We live on the east coast of the peninsular, so the sun sets on the side opposite the ocean. On the foreground is a corn seller.
These flowers are in bloom all over our neighbourhood. I don’t know what flower this is, probably some variant of the Magnolia family (Champanki/champaka), given its heady fragrance.
If you know what tree this is, let me know.
I leave back home tomorrow to tackle the bull by its horns. But until then, I am not letting the summer sun go waste. Visited a third temple of this temple town this morning. Having been misinformed of the time, I went at 10.30 AM, only to have the door closed on me. Not to be deterred, I scaled the long, deserted corridors, up and down, for an hour and a half, until the doors to the deity reopened at noon for the midday worship.
I tried walking along the sidewalk of the main sanctum, but the stone floors that had absorbed all the sun’s blessings didn’t think so, and I took shelter in the above roofed corridor which was a good five degrees cooler.
My yearly pilgrimage to SRGM is usually a very relaxing recharge affair. I was looking forward to it being so this time as well. However, the domestic turmoils just before I left have cast a shadow on this trip. I seem to be going through the motions – visiting the various temples, lazing around on the couch, eating healthy food NOT cooked by me, and reading junk – without really being there. There is a weight on my chest and nagging thoughts in my head, much as I’d like to push them aside for a couple of days.
The one thing about SRGM is that I cannot usually sleep too well here because it is very hot (dry heat, unlike the humid heat I am used to in my home city by the sea) and I sleep on the floor on which the pillows keep sliding. Mosquitoes are fairly violent at this time of the year as well. Usually it has not mattered because the spiritual experience here more than compensates for the lack of sleep. This year, lack of sleep is taking its toll because the mind is already stretched thin on all sides. I have been meditating, but without solace.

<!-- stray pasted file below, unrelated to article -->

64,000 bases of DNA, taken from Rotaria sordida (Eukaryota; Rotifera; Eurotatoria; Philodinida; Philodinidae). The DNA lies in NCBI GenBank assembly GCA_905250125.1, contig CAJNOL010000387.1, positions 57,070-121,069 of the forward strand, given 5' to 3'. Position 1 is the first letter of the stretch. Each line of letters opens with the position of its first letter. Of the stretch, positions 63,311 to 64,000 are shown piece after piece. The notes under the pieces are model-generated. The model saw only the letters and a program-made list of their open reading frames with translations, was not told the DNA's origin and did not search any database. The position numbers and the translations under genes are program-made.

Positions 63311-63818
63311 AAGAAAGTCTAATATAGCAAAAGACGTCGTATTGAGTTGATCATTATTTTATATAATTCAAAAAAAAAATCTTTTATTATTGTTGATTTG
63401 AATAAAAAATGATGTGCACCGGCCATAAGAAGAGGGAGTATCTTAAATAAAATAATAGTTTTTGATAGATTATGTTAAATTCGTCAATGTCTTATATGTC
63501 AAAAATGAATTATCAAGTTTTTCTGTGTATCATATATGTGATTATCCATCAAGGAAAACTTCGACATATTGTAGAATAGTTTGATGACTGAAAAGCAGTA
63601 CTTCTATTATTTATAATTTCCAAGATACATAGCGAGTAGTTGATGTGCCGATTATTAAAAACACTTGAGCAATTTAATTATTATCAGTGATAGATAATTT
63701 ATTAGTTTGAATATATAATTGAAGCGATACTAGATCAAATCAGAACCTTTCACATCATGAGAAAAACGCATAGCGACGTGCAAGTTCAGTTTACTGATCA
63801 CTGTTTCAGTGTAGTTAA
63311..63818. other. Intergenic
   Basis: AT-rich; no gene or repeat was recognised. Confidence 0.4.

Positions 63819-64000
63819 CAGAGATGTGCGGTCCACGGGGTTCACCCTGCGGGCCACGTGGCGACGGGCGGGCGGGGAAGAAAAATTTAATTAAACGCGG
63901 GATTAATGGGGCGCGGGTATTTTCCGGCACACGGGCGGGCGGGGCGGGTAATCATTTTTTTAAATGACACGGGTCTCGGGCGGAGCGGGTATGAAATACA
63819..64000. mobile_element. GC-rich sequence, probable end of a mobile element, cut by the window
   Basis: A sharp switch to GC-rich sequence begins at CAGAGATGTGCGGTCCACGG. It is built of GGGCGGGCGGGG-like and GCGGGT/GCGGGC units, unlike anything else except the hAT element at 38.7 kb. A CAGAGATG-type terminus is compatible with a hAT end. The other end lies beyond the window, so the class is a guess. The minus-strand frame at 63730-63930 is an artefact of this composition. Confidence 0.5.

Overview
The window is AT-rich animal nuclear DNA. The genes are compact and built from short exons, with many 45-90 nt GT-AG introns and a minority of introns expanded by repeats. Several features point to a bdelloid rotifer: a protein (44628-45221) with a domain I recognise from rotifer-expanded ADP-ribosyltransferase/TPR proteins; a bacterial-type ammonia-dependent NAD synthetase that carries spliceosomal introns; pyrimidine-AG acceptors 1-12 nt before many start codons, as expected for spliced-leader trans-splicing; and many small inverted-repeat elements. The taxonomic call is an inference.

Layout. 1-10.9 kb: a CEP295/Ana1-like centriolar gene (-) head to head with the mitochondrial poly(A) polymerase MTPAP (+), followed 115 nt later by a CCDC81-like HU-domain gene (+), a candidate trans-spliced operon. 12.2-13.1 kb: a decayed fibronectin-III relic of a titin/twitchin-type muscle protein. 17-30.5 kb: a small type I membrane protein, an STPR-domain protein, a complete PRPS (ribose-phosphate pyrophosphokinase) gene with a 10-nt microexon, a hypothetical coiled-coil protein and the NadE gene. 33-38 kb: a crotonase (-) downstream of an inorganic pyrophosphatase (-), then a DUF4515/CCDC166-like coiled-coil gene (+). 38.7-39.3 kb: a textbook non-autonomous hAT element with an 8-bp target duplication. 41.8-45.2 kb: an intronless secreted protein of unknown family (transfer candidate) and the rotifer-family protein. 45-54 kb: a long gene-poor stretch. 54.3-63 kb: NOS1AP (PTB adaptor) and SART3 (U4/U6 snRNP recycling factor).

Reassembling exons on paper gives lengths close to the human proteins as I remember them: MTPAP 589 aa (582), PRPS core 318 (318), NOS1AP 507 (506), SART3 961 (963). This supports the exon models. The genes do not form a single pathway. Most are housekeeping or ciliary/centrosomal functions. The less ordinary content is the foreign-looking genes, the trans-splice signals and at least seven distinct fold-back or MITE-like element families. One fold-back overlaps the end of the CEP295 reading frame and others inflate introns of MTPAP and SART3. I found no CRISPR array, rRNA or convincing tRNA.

But complaints aside, the good things are still there. I just had an amazingly delicious lunch of kadamba sadam, manathakali keerai, garlic rasam and curd rice with orange-peel pickle, NONE of which was made by me. I am lazing on the love seat, right under the ceiling fan which is spewing out warm air, which, along with the full tummy and poor sleep last night, is making me drowsy. V and I had taken the town bus early this morning to visit the fort-temple built on a 3.8 billion year old rock, in the twin town on the other bank of the bone dry river bed, climbed the 344 steps cut out of the rock, to pray at the two temples bored into the rock – one for Shiva (“Thaayumaanavar” – the one who is also a mother) and Ganesha (“Uchchi pillayaar” – upper cave Ganesha). Yesterday I stood in the serpentine queue for two hours for a split second vision of the deity of the main temple town, and earlier yesterday I visited the temple of the lion-headed deity, the one that I call the “beast”. I managed to throw in a decently long meditation session, and a sahasranama chanting session later in the day. As soon as I publish this post, I am going to take a siesta (if that stupid rock in my chest lets me) and embark on more temple visits later in the day.
I keep telling myself que-sera-sera and I had better embrace what comes, but that stupid load on my chest doesn’t want to budge. Hopefully by the time I leave back for home on Tuesday, I will leave the burden behind and set out to do what is necessary.
Some pictures from this morning:
- The temple tower you see in the top picture is that of the lower Shiva temple. Picture taken halfway up the top Ganesha temple.
2. The rock temple from afar.
3. You can see the dry river bed in the background, the one that separates the town in which the rock is located and my marital home. The riverbed scares me – it talks of the horrible famine that awaits us this year.
4. Between the majestic 3.8 million-year old rock and the ugly yellow manmade wall
5. The landing between steps cut into the rock.